Andy Warhol was an artist that I felt my grade 7s could connect with. He was an art superstar from the last century who was super controversial and super interesting. We began this lesson with an intro to Warhol and his work and watched a pretty cool short clip that I found on youtube, showing Andy working on his Marilyn Monroe screen print artwork. This (and other similar artworks) was to form the basis of this art project.
I had already printed out black and white photocopies of all of the staff of Camps Bay Primary that we use in front of the office. Each learner was given one printout. The learners could use various techniques to edit each printout by adding colour and darkening lines. The first technique used by most of the learners was using oil pastel over the black and white face/hair etc. of the member of staff and then taking tissue paper and removing as much of it as possible. What you get is a softer colour that remains on the white areas of the page but where the black is printed, it cannot be seen.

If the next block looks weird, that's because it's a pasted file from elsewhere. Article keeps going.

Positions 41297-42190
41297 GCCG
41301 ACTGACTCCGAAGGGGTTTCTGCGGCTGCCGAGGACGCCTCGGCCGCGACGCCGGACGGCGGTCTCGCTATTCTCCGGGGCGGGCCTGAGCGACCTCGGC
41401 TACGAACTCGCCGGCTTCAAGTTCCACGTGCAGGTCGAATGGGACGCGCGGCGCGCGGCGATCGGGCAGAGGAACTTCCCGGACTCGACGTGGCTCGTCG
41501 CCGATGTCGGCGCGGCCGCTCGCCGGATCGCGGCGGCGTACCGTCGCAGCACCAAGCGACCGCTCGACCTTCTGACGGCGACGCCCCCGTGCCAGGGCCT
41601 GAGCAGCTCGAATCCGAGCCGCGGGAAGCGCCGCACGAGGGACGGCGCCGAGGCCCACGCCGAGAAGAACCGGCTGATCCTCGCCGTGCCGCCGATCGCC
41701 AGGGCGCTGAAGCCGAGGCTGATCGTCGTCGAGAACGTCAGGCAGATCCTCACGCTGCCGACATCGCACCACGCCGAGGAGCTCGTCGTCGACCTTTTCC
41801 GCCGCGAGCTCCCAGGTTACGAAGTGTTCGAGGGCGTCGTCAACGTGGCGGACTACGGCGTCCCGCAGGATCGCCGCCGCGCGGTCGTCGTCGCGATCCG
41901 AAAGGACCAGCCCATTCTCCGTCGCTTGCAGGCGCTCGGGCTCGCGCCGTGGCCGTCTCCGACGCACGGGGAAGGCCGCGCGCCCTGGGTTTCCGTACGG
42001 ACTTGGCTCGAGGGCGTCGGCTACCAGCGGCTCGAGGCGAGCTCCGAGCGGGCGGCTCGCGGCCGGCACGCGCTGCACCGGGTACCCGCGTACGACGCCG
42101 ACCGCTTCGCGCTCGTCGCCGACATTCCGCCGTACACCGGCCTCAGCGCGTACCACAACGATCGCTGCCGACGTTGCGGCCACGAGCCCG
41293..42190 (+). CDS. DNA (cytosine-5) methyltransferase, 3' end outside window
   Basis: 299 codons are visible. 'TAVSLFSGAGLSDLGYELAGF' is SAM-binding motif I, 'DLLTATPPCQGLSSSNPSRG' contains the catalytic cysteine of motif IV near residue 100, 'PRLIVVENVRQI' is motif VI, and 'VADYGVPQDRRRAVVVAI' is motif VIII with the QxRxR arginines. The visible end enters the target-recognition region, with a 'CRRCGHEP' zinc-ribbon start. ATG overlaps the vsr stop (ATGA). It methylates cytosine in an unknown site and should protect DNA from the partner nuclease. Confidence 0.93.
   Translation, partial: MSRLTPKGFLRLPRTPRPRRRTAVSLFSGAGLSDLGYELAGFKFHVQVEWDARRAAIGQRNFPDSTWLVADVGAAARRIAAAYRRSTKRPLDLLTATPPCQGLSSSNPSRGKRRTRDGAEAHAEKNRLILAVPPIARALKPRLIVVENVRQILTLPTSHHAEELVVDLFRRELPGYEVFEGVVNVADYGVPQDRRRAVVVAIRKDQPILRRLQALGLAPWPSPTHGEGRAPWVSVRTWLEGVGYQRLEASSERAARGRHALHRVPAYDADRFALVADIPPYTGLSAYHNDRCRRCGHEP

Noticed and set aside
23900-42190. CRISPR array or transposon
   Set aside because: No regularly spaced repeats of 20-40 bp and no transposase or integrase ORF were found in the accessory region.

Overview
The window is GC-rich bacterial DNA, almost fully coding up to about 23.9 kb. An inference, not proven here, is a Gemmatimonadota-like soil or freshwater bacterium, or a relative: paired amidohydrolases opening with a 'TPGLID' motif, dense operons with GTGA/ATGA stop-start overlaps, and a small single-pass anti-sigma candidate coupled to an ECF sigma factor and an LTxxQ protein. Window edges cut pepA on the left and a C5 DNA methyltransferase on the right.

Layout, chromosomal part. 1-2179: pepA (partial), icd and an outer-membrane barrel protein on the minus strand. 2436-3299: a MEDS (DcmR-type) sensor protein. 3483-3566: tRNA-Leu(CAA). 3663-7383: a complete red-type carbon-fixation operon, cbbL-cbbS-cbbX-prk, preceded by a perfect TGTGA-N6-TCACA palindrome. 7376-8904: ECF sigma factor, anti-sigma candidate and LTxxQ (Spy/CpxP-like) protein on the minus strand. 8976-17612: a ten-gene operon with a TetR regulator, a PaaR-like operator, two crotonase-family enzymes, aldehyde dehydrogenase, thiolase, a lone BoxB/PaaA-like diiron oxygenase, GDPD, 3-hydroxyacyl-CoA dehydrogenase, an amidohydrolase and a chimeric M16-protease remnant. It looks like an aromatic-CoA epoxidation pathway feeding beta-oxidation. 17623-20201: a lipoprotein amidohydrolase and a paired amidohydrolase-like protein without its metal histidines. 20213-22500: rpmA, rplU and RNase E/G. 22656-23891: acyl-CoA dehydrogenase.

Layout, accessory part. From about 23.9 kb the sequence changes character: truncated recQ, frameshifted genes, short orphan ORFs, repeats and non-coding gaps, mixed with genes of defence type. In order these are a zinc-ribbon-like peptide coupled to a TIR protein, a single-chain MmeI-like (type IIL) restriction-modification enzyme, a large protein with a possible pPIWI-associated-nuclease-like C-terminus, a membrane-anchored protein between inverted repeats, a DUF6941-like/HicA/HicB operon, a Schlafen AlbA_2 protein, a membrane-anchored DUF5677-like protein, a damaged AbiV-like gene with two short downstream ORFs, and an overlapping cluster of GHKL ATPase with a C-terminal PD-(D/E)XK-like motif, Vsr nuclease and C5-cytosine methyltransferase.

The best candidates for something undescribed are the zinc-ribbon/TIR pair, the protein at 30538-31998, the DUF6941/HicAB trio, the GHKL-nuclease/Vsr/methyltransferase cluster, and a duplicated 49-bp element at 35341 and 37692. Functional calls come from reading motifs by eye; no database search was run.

Following Warhol’s style, the learners were encouraged to use bright colours and bold lines. They painted the background behind their member of staff using solid colour. They were then given two square pieces of cardboard, one coloured/black and the other slightly larger one, white. They used these to make a funky border for their artwork.
There was a little uncertainty about whether the staff would be happy to have the artworks up in the school exhibition but they were very supportive! The project was great fun.
This project was very fun! The idea came from this site. Learners had to bring a can to class. I first taught the learners about cubism and Pablo Picasso. They then began making their artwork.
Learners began by crushing their can! This was a fairly noisy process (especially with the principals office beneath my class). At the end of the period, each can was definitely crushed though! I then explained what a portrait was and linked the drawing of the portrait with the Cubist trait of using geometric shapes and drawing the character from different angles.
They were encouraged to use bright colours and to keep the form away from being realistic.
Hendrik Pierneef was an old master of South African art who has fallen into some disrepute in recent years. I thought the grade 7s would appreciate his interesting way of stylizing the landscape so that it almost looked cartoony though.
The learners began by drawing the basic shapes of their landscape using pencil. They then took a black crayon to go over the pencil lines with. Finally they used water colour paints to add colour to their landscapes!